by Ron Gregory
WILLIAMSON — While national and local statistics show drug abuse continuing to be one of the major crime areas in the country, a man once convicted of drug trafficking in Mingo County has entered the race for Mingo County Clerk. Mingo is also widely recognized as a leading drug haven in the Southern Appalachian Mountains, where abuse has reached epic proportions.
Newspaper accounts from 2005 reveal that Anthony Blevins actually entered a guilty plea, along with other members of his family, before former Circuit Judge Michael Thornsbury to drug charges. A special prosecutor had been assigned to the case because the family is related to then-Prosecutor Michael Sparks.
A sentencing order was entered in the case on January 23, 2006, and signed by Judge Thornsbury.
Original charges against the family were leveled by the Mingo Sheriff’s Department. Initially, they were charged with selling marijuana and prescription pain medications. Each defendant faced one to five-years in jail and a possible $5,000 fine. Beside Anthony Blevins, his parents, Dallas and Carol Blevins, and daughter-in-law Teressia were charged in the scheme. All listed Wharncliffe addresses.
As a candidate, listed as an Independent, Blevins used a Varney address on his filing form. The telephone number listed on his voter registration form is out of service and no other number could be located in his name to seek comment.
A County Clerk office spokesperson said Blevins is certified to appear on the November 8 ballot because “he was and is registered as an Independent.” Controversy arose after a Kanawha County Circuit Judge ruled that Erik Wells, a former state legislator, could not run for Kanawha Clerk as an independent since he is duly registered as a Democrat. No such problem existed for Blevins and several other candidates. Federal Court Judge Robert Chambers gave the go-ahead for their names to appear on ballots across the state.
As a Clerk candidate, Blevins is facing long-time public servant, Big Jim Hatfield, a Democrat who escaped the May primary with a less than 30-vote margin. Hatfield has served as a county commissioner and is the current county clerk.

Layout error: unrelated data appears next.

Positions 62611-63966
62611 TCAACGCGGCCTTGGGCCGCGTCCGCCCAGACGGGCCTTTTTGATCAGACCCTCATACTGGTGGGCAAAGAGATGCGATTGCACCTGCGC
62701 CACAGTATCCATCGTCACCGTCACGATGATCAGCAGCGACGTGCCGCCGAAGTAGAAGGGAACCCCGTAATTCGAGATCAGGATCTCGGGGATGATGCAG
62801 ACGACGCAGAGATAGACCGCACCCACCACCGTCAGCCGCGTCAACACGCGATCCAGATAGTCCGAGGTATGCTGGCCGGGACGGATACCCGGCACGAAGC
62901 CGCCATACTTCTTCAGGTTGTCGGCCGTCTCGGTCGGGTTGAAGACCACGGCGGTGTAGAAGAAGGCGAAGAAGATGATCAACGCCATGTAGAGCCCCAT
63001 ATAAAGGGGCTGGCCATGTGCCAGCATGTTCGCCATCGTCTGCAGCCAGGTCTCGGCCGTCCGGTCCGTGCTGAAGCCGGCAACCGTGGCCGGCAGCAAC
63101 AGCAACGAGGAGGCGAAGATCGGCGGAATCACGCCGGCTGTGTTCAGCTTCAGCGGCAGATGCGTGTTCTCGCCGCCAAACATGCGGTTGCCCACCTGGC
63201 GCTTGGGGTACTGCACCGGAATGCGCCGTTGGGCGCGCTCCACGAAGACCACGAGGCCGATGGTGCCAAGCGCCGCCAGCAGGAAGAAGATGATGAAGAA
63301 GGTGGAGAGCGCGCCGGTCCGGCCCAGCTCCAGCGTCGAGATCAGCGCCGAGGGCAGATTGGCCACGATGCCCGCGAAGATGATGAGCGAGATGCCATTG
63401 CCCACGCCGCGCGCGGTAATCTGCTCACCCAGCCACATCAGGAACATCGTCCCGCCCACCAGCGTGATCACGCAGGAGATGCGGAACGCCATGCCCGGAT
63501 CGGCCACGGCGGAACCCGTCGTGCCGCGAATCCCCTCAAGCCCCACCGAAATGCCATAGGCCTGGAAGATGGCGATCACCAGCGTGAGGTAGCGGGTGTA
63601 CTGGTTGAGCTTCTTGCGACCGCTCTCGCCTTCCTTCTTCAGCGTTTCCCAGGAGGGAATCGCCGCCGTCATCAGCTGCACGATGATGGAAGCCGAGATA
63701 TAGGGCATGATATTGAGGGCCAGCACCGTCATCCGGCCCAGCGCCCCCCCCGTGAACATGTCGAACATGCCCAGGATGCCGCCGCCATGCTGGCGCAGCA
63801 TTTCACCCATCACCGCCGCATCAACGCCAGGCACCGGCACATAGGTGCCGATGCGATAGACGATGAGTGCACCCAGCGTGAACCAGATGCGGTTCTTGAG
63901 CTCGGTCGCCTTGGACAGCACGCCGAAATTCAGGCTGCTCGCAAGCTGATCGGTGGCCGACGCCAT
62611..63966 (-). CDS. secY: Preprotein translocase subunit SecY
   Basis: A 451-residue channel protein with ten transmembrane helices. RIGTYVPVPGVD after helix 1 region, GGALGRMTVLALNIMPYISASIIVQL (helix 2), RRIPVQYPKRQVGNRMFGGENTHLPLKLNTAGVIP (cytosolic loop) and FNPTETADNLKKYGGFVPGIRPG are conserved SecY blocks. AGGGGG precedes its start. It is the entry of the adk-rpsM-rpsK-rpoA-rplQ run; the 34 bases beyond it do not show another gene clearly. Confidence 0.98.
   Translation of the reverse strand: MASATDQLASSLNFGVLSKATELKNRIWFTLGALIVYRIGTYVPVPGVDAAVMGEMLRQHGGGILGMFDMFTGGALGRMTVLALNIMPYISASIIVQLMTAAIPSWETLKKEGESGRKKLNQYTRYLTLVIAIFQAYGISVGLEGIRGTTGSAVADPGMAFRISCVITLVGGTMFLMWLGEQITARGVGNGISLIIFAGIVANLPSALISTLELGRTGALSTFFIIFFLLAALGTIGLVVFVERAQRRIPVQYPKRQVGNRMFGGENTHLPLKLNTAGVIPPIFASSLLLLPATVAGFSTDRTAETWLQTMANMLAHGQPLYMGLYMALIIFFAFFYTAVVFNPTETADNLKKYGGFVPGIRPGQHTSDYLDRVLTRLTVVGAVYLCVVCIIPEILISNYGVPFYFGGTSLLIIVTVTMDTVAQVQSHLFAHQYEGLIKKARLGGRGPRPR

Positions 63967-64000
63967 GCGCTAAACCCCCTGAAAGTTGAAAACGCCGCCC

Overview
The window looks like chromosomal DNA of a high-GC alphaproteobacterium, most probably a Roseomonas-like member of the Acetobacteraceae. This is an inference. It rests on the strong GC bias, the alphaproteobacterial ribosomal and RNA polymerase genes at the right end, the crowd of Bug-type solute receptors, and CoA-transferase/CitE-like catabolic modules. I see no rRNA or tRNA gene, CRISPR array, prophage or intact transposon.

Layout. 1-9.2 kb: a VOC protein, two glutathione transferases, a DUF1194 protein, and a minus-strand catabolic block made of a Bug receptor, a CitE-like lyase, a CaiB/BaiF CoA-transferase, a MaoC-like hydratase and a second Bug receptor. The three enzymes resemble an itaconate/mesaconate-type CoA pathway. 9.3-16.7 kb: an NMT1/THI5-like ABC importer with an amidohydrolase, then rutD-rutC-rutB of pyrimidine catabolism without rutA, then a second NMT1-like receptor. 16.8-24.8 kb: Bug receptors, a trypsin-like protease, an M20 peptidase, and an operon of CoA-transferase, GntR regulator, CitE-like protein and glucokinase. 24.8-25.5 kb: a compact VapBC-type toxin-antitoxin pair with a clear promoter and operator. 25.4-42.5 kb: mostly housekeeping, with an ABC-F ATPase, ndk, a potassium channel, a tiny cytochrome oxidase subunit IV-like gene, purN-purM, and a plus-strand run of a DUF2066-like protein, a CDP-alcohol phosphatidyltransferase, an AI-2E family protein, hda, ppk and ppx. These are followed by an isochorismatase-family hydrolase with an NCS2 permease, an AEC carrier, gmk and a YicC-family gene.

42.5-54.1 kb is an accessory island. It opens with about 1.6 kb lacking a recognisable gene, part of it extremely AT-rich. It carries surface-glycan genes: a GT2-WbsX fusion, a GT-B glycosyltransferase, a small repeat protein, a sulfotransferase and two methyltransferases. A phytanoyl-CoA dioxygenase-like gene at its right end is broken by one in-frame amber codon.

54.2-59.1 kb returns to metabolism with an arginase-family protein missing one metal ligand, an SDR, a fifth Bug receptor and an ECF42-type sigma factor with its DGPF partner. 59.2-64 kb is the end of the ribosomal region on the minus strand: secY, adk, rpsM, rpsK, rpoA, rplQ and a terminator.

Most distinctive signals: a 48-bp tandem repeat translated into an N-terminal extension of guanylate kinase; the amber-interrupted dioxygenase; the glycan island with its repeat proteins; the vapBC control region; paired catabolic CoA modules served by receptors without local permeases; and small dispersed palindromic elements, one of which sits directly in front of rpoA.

When contacted about Blevins’ candidacy, Hatfield said, “I always just run my own race and, so far, it’s worked out. I don’t have anything bad to say about him. Let his record — and mine — speak for themselves.”
Maryclaire Akers served as special prosecutor in the case. Charles West represented the defendants. Since the Anthony Blevins entered guilty pleas, Judge Thornsbury moved directly to sentencing.
He ordered that the defendant be taken from the court to the Southwestern Regional Jail to be later transported to a correctional institution in the state to be “kept and confined as a sentence in this matter for an indeterminate period of one to five years pursuant to … (the) plea of guilty to the offense of Delivery of a Controlled Substance; to wit: marijuana. A motion for probation was denied. Blevins was given credit for the eight days he had already served incarcerated on the charges and for 99 days home confinement.
According to a 2009 National Survey on Drug Use and Health, illicit drug use in the United States has risen to its highest level in eight years. The group found that 8.7 percent of Americans aged 12 and older used drugs in the month prior to the survey, a nine percent rise from the 2008 rate.